The Lions would be keen to give the homesick Irishman a taste of the big time to focus on his career in his adopted sport, but selection would not be a token effort. The Lions are pushing to make the finals and have applied to elevate the international rookie to the senior list, possibly to play as soon as this Saturday against Carlton.
This article summarises some of the match day and tournament conditions in place for the 2008 Australian Football International Cup, according to the AFL's official Rules and Regulations guide. It includes the length of games, how pool placing are determined and the send off rule.
Setanta O’hAilpin will travel to Germany next week for further medical treatment on his injured calf. O’hAilpin has not played since injuring his calf in round 15 and the decision to seek further medical treatment in Germany by Dr Muller-Wohlfahrt was made today.
“Setanta and his manager met with myself and Brett Ratten this morning to discuss the options available to assist his treatment and recovery. We believe this is the best option available to ensure Setanta is able to fully recover from this injury,” said Carlton General Manager Football Operations, Steven Icke.
India is a diverse country in southern Asia with a population of over 1.1 billion. Along with Sweden, Finland, China and the Peace Team, this will be the country's first International Cup. In many ways, the Indian team will resemble the South African side of 2002. They won't be able to match it with the top sides, but with the possibility of two NAB Cup matches in the country in 2009, and India clearly on the AFL's radar, this is only the beginning of an exciting football journey.
The Japanese have a solid university based footy system and have used this to bring new players to the game as well as maintain a good number for longer careers in the sport. They also have some solid Australian expats in the country to learn from and play against.
They have shown improvement from their 2002 visit when they went without a win, to two wins and solid showings in 2005. Following the 2005 cup Michito and Kase had their well publicised time in Australia with Essendon and then seperately with Wodonga Raiders and St Bernards, and have shown the potential for Japanese players to play the game in it's home country.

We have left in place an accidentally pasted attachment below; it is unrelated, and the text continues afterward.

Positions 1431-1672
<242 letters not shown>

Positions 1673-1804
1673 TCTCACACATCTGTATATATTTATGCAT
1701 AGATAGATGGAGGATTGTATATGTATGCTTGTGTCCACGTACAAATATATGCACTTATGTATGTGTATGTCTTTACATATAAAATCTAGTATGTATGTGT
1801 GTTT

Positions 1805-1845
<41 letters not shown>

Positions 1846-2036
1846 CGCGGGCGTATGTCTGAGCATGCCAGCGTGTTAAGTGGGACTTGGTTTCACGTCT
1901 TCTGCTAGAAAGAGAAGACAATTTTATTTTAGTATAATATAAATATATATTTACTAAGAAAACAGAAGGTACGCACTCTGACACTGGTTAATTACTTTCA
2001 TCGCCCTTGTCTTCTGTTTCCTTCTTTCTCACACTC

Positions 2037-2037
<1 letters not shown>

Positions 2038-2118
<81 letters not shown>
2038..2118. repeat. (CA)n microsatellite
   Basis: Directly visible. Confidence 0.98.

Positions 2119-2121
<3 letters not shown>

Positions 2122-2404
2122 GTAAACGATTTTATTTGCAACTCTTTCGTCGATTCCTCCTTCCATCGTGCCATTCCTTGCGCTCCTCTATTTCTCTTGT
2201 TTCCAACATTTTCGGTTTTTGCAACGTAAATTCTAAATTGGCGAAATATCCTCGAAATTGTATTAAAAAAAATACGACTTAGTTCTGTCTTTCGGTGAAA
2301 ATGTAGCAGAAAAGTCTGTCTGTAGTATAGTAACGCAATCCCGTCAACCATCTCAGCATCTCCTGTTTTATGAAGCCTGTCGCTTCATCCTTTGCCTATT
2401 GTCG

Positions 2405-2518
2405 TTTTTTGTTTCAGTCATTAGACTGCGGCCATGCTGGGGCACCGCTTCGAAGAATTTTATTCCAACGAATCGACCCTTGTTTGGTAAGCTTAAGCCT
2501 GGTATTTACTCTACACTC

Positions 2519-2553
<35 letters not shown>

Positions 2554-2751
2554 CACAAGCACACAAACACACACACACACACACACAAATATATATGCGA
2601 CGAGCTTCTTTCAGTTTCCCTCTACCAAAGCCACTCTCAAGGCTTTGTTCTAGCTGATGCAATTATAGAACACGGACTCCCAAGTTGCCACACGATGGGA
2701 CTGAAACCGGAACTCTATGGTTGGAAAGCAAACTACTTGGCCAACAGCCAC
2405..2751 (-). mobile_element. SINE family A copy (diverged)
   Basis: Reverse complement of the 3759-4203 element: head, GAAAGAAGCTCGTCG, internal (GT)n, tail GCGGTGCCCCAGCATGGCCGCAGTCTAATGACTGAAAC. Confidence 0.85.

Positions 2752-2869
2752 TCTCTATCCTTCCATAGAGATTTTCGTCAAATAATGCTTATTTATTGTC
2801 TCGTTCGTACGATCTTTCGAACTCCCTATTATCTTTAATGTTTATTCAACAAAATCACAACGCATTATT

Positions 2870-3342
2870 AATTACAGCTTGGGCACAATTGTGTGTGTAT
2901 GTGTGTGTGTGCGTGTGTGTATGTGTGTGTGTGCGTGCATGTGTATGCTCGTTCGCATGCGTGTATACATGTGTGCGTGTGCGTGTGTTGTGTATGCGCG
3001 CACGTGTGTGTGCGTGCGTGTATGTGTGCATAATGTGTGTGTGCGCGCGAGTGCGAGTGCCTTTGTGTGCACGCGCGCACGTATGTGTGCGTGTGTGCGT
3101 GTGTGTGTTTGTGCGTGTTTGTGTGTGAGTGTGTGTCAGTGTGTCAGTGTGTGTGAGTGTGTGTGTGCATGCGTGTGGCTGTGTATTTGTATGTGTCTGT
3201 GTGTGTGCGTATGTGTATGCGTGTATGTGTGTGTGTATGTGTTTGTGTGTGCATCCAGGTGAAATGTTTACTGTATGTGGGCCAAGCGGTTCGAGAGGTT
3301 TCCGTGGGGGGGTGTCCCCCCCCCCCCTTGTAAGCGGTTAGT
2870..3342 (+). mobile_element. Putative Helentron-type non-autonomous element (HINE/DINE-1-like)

Coach Richard Laidler's goals for his charges are for them to "Win as many games as possible. Be competitive and never give in." And for those that saw them in 2005 that would not surprise anyone. And keeping with the trend of the current AFL style of "play on as often as possible" Laidler says his team's style will be "Fast and running football. Kick to a target or open space, play on."
The Indian side for the 2008 Australian Football International Cup has been named, and at time of writing just 16 players are listed. With matches of 18 on-field plus 6 interchange, you do the maths. Getting footy started in India has been an elusive goal for many years now, and the numbers don't bode well. Behind the scenes worldfootynews.com has been working to help secure some more recruits to the India cause. We'll update this table as new data arrives, and we're fairly confident that players have already been found since this squad was released. Lets hope India can spare a few more of their billion-plus population.
Update: The AFL has informed us that India now has 26 players. "The last ten were part of a selection process in Australia. They are all Indian nationals who have moved to Australia and fit the eligibility criteria". They have been added below (distinguished by surnames in capitals).
The Nauru Chiefs return to international competition after missing the International Cup in 2005. A small squad of just 26 players has been named, peppered with young men looking to lead the sport to a fresh start back home. It would be easy to write the Chiefs off, but with 17 players getting valuable experience in local Victorian footy this season, they may well surprise.